Finance Use Case

Finance is maybe the most obvious industry to adapt blockchain in. It isn’t surprising that the biggest blockchain application right now (Bitcoin) is in the finance sector. In fact, the very first blockchain use case was for payments! Bitcoin has proven itself to be pretty slow for payments, averaging about 7 transactions per second. Compare this to Visa, which averages about 2,000 transactions per second and has a peak capacity of 50,000 transactions per second, and it becomes clear that there is a lot of room for improvement. Because of this, developers are working hard to increase the throughput of Bitcoin and its competitors. Benefits of blockchain as a use for financial transactions was talked about previously. As an overview, these benefits include a decrease in cost for payments because you can eliminate the intermediary (such as a bank) and there is a record of all past payments (which is useful for auditors and regulators).

Healthcare Use Case

Medical insurance enrollment information is already on blockchain for verification purposes and the industry plans to incorporate other aspects of claims processing on blockchain. Health insurance providers must audit their care providers by verifying whether a practitioner actually delivered the care that he or she was obliged to deliver to the patient. They also must audit the financial aspects that incurred as part of the treatment, ensure it was paid, and that the charges are accurate. There is a lot that goes into this, especially when you consider that coding for the care could be incorrect, the charges could be incorrect, the payments could be incorrect, etc. One area that could be really beneficial is having more patient care information on the blockchain. However, since most or all information on the chain is visible to all parties involved, this creates a potential PHI (Protected Health Information) issue. People at places like Hyperledger are currently trying to figure out the best way to keep confidential information on a blockchain confidential.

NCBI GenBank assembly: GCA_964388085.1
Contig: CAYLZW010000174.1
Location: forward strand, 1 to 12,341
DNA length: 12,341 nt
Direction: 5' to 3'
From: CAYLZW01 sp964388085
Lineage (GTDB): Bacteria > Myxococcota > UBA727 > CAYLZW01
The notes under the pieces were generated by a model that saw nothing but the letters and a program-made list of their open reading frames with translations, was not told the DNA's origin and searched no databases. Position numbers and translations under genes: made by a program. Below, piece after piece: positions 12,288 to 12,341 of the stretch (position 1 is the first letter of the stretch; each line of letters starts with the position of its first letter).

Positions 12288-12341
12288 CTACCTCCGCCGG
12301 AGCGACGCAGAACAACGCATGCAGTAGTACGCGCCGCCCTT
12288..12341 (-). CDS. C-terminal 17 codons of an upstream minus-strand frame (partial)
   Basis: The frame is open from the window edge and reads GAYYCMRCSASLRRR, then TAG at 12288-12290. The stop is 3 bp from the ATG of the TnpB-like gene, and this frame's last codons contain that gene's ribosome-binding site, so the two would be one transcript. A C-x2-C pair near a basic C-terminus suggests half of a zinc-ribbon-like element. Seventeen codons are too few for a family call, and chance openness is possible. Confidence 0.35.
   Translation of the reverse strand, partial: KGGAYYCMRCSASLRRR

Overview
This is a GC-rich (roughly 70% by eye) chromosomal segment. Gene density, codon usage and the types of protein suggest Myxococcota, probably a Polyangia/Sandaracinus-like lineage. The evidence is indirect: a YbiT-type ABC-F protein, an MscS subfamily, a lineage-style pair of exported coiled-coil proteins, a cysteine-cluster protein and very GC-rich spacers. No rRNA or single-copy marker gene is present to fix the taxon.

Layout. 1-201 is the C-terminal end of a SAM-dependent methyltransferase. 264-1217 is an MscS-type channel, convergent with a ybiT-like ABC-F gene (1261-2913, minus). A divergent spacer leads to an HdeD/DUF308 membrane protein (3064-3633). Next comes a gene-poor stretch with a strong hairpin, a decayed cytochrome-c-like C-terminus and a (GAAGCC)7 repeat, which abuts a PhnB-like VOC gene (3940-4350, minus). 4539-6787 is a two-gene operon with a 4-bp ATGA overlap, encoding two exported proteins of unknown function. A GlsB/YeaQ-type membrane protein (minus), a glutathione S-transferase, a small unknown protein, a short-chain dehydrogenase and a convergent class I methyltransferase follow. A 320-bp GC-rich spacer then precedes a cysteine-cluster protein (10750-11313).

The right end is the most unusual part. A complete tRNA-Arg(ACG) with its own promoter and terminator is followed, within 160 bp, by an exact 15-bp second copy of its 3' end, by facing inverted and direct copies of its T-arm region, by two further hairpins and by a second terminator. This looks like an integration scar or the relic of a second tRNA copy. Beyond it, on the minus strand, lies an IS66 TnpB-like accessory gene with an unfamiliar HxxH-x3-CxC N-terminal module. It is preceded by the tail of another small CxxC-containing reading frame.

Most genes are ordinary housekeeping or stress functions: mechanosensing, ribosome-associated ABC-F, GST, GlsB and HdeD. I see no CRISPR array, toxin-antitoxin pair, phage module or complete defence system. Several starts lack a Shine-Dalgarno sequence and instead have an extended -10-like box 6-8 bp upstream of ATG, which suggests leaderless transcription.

When to (Not) Use Blockchain Technologies

Blockchain is generally best suited for applications where one or more of these are true:

  • There is a need for a shared and common database
  • The parties have conflicting incentives or there is not trust among all participants
  • There are multiples writers to a database
  • There is currently a trusted third party that facilitates that interactions between other parties. This could be escrow services, data feed providers, licensing authorities, or a notary public
  • Cryptography is currently (or should be) used
  • Data is being entered into many different databases along the lifecycle of the process and it is important that the data is consistent
  • There are rules that all participants in the system must abide by
  • Decision making among the parties is transparent
  • There is a need for an immutable history
  • Transactions don’t exceed 10,000 transactions per second

Blockchain isn’t well suited if the following is true:

  • The process involves confidential data
  • The process stores a lot of static data or the data is large
  • Rules of transactions change frequently (though as discussed in part 2.1, this isn’t always a deal breaker)
  • The use of external services to gather or store data